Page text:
Say I am measuring a quantity $x$ in physical system whose true value is approximately sinusoidal in time. I have an instrument to sample this quantity, for which the manufacturer gives an accuracy spec. Can I use this accuracy spec $(\Delta x?)$ to compute the uncertainty of the sample mean $\bar{x}$ of the quantity based on a finite amount of samples, $N$?

My guess is that the naive calculation would be

$$ \Delta{\bar{x}} = \frac{\Delta{x}}{\sqrt{N}}, $$

but this would assume the samples are all statistically independent. Can I use this assumption, or should $N$ be based on the number of periods sampled, or something else?

  • $\begingroup$ How does the period of sinusoidal function compare to the time it takes to make a measurement of x? Can you fit the data to a sinusoidal function instead of just taking the mean? $\endgroup$
    – DavePhD
    Commented Mar 20, 2014 at 2:06
  • $\begingroup$ I am getting on the order of 1000 samples per period, sampling for about 10 periods. I don't have much desire to fit a sine function to the data, as I am ultimately interested in the mean value. I am just confused on how to report the error of the mean. $\endgroup$ Commented Mar 20, 2014 at 2:12
  • $\begingroup$ You haven't answer either of the important questions here. How does $\Delta x$ compare to the amplitude of the oscillation? And, how does the sampling rate compare to the frequency of oscillation? Without both those pieces of information no one can even begin to advise you, because these questions are answered by understanding the mathematics of the situation. $\endgroup$ Commented Mar 20, 2014 at 14:54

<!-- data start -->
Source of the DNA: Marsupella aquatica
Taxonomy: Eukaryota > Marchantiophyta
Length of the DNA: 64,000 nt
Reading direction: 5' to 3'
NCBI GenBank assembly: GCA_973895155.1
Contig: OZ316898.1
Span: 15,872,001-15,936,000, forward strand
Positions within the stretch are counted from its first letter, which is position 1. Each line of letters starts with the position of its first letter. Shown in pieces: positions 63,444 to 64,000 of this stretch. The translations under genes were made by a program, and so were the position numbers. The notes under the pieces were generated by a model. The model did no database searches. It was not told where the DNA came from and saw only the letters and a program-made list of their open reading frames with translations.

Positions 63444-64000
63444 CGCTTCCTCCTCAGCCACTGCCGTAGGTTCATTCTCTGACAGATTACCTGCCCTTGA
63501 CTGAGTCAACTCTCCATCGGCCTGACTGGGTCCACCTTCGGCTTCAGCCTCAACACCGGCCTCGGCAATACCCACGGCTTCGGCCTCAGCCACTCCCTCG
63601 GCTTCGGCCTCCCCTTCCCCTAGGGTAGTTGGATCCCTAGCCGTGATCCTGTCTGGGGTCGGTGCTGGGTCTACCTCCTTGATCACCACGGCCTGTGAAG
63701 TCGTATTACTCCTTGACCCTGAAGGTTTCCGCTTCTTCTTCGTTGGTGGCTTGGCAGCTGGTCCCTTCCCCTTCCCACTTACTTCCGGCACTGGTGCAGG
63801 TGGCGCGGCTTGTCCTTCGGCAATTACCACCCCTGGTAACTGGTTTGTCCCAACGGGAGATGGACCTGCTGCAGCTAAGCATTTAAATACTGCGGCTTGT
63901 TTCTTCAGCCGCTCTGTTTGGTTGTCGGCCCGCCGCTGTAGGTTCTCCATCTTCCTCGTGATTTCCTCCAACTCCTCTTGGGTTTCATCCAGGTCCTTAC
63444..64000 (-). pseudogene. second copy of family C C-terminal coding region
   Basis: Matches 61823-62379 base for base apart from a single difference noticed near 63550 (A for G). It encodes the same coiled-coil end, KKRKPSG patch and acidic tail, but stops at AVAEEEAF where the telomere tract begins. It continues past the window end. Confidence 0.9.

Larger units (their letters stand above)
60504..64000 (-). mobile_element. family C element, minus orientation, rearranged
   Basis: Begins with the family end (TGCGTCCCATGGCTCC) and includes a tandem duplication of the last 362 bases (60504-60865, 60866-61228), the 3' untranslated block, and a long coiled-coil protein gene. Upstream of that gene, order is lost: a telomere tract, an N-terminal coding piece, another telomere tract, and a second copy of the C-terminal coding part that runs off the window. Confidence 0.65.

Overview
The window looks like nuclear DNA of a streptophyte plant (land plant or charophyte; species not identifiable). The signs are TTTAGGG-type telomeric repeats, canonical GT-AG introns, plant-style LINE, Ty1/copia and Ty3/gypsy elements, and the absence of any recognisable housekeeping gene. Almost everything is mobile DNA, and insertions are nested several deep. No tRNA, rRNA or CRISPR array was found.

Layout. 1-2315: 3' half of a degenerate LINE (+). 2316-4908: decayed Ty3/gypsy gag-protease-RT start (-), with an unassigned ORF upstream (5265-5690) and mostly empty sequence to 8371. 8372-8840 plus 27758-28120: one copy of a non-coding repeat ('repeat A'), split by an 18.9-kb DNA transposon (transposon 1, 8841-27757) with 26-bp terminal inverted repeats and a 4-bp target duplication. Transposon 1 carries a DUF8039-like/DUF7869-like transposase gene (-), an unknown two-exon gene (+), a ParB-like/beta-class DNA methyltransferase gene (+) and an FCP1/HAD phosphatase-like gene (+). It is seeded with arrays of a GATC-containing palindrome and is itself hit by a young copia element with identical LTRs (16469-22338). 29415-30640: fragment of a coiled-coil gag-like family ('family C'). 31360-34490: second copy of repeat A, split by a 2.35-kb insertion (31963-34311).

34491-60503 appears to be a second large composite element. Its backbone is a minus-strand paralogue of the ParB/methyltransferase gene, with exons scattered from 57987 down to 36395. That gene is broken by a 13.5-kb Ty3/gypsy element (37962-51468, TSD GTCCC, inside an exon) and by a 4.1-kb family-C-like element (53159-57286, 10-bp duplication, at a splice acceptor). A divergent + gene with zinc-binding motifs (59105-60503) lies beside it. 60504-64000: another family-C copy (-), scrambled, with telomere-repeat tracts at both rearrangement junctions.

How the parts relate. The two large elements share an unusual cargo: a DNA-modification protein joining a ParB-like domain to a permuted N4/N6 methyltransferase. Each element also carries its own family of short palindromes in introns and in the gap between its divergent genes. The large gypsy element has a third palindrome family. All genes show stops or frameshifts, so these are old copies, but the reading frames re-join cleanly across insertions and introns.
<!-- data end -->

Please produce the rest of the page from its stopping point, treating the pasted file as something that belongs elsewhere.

• $\begingroup$ The amplitude of oscillation can range from $\approx 5 \Delta x$ to $\approx 100 \Delta x$, and as I said in the comment above, the sampling frequency is about 1000 times the oscillation frequency. $\endgroup$ Commented Mar 20, 2014 at 17:02
  • $\begingroup$ The trouble you have here is not knowing how the instrument responds when $\frac{\mathrm{d}x}{\mathrm{d}t}\Delta t > \Delta x$ ($\Delta t$ being the time it takes the instrument to fix a reading), which is possible with the parameters you state. I'm a bit beyond my comfort zone on this, but I'd guess that the way to be sure you have the right treatment with simple tools is to do an error weighted fit where the specified $\Delta x$ feeds into the error and then read the resulting parameters from the fit. You might ask on Cross Validated instead. $\endgroup$ Commented Mar 20, 2014 at 23:39

1 Answer 1


I think you would underestimate the error if you used that calculation. For example, if you had a thermometer that the manufacturer said was accurate within 1 degree, and you took a reading every second for 100 years to calculate the average temperature in Chicago, the uncertainty in the average could still be about 1 degree, because the thermometer could be systematically low or high by 1 degree the whole time.

Some instruments, like pH meters, tend to drift in their calibration over time. Some instruments will vary in their inaccuracy over an amplitude range.

  • $\begingroup$ In this case you need to distinguishing between the calibration error (roughly a constant offset) and the sampling error. Only a normal-distributed sampling error can be treated as the OP suggests. Then the systematic is added in quadrature and dominates the final result. $\endgroup$ Commented Mar 20, 2014 at 19:19

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